Patients tell us it is almost like a shadow or ghost image next to the letters. But many of them also say their vision is “awesome” because they can see nearly everything they need to see, all day long, without pulling out reading glasses. Good functional vision is achievable for the vast majority who try multifocals. This assumes that the doctor doing the fit is experienced and takes the time to fine tune the lens powers.
Again the 80% rule says that if you are happy 80% of the time, and able to do 80% of the things you’d like to be able to do without putting on readers, then that is a successful fit. Sometimes I’ll have patients come in and tell me that they are happy 90% of the time with their contacts. When I have patients come in telling me that they are happy with their contacts 85 or 90% of the time, I feel like I’ve hit a home run. Again, if you expect perfection, we should not even try.
Like most types of contacts, multifocals are now available in monthly replacement and daily disposable modalities. Dailies may make good sense for you if you are new to contacts, or only wear them a few times a week. Often monthlies make more sense for patients who wear contacts 5+ days a week due to cost considerations. If you wear daily disposable lenses every day, that’s 730 lenses for a year. Even if they’re only $1 per lens, that adds up quickly.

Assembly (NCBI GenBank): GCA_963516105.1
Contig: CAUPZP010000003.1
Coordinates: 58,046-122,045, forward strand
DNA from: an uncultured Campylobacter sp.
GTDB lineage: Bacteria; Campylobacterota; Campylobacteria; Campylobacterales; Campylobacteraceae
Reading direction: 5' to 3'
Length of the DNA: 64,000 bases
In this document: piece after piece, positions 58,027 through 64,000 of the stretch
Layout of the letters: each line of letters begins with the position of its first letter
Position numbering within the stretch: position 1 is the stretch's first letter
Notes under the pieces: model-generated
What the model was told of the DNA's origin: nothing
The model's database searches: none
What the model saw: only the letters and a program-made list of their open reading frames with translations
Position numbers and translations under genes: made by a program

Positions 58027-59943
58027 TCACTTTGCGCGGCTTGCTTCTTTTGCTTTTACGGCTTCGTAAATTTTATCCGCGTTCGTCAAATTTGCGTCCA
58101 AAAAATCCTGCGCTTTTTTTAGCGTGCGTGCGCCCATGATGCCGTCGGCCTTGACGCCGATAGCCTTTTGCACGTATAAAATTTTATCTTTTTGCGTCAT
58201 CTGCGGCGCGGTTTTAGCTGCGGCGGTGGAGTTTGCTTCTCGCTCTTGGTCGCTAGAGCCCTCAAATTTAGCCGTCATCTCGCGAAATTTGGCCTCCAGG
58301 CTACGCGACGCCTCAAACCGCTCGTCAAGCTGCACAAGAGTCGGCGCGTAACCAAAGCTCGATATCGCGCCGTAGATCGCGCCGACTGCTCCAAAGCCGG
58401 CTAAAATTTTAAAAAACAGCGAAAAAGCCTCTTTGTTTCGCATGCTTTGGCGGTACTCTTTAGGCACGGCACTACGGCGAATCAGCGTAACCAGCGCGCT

One final note: these lenses require good lighting to perform up close. You can therefore expect them to underperform in your favorite dimly-lit Italian restaurant.
The multifocal vs bifocal discussion comes up in glasses too. I’ll briefly describe that setup to set the stage for an informed discussion of how things work with contacts. First, let’s start with some root words. ‘Bi’ means two.
With bi-cycles, we are talking about two wheels. In bi-focal glasses, we are talking about a lens with two distinct focal powers. The old-school lined bifocal has two distinct working distances that will be in focus if the prescription is right: far away and at about 16”/ 40 cm. There are bifocal glasses lenses available in the market, but they are the lined bifocals that your grandma and grandpa wore.
For glasses, about 95% of our patients over age 40 prefer multifocal “progressive” lenses in their glasses. Progressives are also sometimes called ‘no-line bifocals,’ but that’s not technically correct, because there are more than two powers. Multifocal glasses do not have a visible line, so they look like regular glasses, which is nice. They are also more functional, which is great.
Progressive (multifocal) glasses will cover the distance, right up close (approximately 40 cm of 16”) and everything in the middle. That is the beauty of multifocal glasses AND multifocal contacts – you get good, functional distance, near, and intermediate vision.
Multifocal contacts have many different powers in different parts of the lens. A good way to think of it is the concentric rings that result after a stone is thrown into a calm pond. Each of these rings indicates a different diameter from the center. Multifocal contacts have different powers in different diameters of the lens. Most modern multifocal contacts are set up to have near vision focused in the center of the lens, which ideally will be centered over your pupil.
The concentric diameters of the lens become more and more focused on distance vision as we approach the edge of the contact lens. The lens design takes advantage of the fact that our pupils constrict when we read. Likewise, the pupils dilate slightly when we look into the distance.